Thanks so much for the great response to this blog!
A special thank you to those who have passed it on to others. We are heading quickly to amazing page visits to this blog! Welcome to folks from all over the country and other countries as well, including Lisbon!!

The "Village", as it was called, is located in the northwest corner of the city of Taunton, Massachusetts U.S.A. It covers about 1 square mile with the center being School Street. A large portion of the Village population was Portuguese when I was growing up.

This blog covers a lot of the history of the Village, much to do with my years as a child there: 1940 through the late 1950's. I do have many wonderful photos and information prior to that that and will share those as well. Always looking for MORE PHOTOS AND MORE STORIES TO TELL.

If you would like to send photos or share a memory of growing up in the Village
e-mail me at
feel free to comment on the posts. Directions are on the right side of the blog posts. Jump in, the water is fine and it is easy!!!

I will be posting photographs but not identifying individuals unless I have permission or they are a matter of public record. It you wish to give me permission, please let me know.

I am looking for any and all photos of the Village...

Please note: the way blogs work is that the latest post is first. It you would like to start from the beginning of the blog, check out the post labels on the right of the blog and go from there. Thanks.

Monday, April 28, 2014


Indeed, this blog is just that…a mosaic.  Look at this precious piece of the Village Story! This is a family photograph of the Castro family who lived on Purchase St. in the Village.  The young man in the center, only son in a bevy of 8 daughters, is the father of Jimmy Castro, a classmate of
mine from Fuller School, and Jimmy's sister Joan.
It is Joan who has shared this amazing photograph with us. 
Thank you, Joan! 

 I have known Jimmy, who is my age, all my life.  I remember Joan well, too.  I remember their Dad and Mom. Who knew that Jimmy and Joan had at least 8 aunts?  All of us kids growing up were set in our own context and never having any idea who the families we knew really were!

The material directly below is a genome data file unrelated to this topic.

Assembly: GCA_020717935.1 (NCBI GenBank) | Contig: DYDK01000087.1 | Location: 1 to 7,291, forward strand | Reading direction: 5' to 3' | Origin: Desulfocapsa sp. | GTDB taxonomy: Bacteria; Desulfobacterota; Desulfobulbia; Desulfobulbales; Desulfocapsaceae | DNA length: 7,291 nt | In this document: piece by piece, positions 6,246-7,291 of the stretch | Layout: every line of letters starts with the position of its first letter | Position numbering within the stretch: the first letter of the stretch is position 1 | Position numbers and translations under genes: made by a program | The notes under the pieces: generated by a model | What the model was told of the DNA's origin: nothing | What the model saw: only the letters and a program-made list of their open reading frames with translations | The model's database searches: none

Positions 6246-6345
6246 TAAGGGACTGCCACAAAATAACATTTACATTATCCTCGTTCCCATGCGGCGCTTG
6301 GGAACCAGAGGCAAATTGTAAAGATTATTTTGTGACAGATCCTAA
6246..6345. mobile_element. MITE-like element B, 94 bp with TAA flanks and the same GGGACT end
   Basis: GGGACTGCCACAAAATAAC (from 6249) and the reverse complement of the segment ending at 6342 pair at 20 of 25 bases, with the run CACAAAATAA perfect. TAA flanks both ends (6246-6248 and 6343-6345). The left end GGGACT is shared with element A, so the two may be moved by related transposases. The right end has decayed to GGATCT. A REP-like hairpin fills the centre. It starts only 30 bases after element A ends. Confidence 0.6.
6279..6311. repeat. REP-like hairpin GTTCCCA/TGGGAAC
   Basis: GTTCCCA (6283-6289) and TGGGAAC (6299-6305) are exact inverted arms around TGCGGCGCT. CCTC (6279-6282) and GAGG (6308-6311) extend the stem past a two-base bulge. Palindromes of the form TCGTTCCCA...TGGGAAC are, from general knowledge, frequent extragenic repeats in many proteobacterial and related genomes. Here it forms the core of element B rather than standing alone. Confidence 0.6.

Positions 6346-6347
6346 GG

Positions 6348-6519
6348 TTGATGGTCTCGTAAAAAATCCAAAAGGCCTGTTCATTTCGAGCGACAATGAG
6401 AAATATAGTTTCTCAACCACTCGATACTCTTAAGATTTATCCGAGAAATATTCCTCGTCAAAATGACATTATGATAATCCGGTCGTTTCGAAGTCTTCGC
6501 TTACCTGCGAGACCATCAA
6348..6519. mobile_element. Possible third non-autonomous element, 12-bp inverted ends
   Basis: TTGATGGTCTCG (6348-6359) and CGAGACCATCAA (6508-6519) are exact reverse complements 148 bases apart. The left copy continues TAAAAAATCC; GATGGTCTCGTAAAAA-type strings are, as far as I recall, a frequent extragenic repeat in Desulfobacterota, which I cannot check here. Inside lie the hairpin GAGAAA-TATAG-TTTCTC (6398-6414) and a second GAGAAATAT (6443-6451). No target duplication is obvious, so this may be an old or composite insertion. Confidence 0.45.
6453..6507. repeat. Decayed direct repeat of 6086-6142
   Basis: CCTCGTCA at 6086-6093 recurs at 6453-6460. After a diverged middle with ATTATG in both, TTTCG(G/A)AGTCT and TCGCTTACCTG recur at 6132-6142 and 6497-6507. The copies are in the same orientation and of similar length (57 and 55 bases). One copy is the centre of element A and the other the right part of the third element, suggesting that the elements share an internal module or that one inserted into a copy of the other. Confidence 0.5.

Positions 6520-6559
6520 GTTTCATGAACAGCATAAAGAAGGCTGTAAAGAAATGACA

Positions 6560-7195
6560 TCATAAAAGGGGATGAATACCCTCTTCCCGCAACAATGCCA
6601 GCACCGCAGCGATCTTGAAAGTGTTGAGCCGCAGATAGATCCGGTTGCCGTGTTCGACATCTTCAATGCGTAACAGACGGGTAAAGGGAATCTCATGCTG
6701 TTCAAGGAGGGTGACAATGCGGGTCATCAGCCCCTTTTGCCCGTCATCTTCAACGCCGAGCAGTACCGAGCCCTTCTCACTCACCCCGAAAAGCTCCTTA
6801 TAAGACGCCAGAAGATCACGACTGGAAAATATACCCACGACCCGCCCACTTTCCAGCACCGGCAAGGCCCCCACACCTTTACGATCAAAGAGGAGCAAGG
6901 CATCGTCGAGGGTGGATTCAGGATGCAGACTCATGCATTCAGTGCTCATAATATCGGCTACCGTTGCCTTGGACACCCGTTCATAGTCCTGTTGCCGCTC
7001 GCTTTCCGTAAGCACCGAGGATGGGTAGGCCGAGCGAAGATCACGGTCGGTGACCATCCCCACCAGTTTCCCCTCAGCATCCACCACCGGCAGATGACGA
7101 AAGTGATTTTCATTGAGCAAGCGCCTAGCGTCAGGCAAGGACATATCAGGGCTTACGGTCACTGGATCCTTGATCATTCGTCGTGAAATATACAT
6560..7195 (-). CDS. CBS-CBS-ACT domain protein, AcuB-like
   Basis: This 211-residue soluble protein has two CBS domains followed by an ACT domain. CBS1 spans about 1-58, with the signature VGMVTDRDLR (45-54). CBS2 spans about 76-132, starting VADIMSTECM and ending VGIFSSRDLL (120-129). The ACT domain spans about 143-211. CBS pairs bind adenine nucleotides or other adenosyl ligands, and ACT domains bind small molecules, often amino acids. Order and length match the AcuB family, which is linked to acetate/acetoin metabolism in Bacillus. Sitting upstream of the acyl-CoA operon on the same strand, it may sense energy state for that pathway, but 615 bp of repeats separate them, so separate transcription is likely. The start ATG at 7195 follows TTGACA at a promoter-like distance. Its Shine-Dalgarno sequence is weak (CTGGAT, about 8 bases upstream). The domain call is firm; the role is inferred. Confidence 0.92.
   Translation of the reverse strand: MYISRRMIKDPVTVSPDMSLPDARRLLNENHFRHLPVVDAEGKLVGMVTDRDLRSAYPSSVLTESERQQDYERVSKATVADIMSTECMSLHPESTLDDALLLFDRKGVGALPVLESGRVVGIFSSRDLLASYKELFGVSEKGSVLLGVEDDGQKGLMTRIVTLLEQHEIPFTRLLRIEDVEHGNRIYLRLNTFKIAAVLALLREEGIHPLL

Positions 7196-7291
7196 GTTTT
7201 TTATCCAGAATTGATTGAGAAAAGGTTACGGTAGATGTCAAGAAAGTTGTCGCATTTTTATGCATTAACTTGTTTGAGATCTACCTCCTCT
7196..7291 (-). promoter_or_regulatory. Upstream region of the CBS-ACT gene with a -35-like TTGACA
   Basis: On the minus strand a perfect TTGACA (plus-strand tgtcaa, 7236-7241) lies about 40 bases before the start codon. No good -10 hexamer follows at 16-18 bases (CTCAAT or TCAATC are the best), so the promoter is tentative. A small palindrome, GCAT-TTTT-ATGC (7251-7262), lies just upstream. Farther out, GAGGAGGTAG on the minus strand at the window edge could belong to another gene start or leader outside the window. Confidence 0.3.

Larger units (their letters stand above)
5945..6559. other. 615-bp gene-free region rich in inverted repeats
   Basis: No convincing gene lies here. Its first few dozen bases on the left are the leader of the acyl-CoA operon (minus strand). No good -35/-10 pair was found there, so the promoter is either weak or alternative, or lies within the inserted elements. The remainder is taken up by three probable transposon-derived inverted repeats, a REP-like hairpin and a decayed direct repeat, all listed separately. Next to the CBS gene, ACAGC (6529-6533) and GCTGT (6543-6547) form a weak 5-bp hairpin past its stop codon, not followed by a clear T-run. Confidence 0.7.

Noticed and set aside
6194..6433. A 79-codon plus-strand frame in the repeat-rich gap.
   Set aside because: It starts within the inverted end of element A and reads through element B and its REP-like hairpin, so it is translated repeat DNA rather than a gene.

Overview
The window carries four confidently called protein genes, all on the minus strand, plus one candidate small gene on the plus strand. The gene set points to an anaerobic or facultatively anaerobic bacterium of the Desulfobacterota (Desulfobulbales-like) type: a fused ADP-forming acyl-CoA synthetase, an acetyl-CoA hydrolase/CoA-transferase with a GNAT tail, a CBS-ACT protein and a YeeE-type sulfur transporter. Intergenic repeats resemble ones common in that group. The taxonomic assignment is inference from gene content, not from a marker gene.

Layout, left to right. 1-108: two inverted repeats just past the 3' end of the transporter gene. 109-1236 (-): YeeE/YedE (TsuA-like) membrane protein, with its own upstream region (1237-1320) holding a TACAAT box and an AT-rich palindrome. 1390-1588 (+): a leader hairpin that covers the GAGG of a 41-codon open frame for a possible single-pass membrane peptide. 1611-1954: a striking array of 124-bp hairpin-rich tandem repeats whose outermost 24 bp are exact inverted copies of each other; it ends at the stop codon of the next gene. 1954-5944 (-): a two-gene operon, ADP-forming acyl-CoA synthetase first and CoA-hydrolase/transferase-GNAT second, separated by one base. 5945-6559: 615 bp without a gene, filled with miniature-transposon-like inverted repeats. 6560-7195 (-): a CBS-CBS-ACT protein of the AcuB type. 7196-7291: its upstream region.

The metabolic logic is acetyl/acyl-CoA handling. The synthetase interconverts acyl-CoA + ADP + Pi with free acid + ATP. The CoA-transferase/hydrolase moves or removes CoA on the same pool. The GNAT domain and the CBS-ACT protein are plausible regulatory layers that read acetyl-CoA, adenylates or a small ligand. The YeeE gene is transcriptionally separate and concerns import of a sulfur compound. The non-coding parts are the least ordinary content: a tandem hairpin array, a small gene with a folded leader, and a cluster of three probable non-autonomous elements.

The photograph was likely taken in 1931, and no doubt Boutin Studios produced it.
Top row: left to right: Florrie (Pimental), Joan's Dad Tony Castro, 
Mary (Medeiros) and Helen (DeSilvia).
Middle row: Agnes (Araujo) and Julia (Silvia).  
Bottom row: Grandfather Castro, Catherine (Tenikos), Elizabeth (Texeira), 
Madeline Castro and Grandmother Castro.
Catherine is the only child still living.

Are you with me in figuring that this family produced many of the families that we knew? That from families such as the Castros and the Souzas came our inherited strength of purpose and family values? This family, and my own, are only two examples.. A fascinating privilege to go back to our roots with this photograph. It just sets up greater yearning for more that will allow us to peek way back into the history of the Village.

Following up on my own Souza grandparents and their family, one sees the commonality of the larger family. In the Castro family, the preponderance of the feminine.  Imagine growing up within that cocoon. Nothing against uncles, but oh. the aunts!  No wonder the Village was a world unto its own, a place of such safety. With all those siblings, cousins, aunts, uncles, 
in-laws it was built on family and friendship all the way! 

The Grandmoms, Moms and the Aunts were always there.  I had seven paternal aunts.  Along with our dear Fuller School teachers, we certainly had enough role models.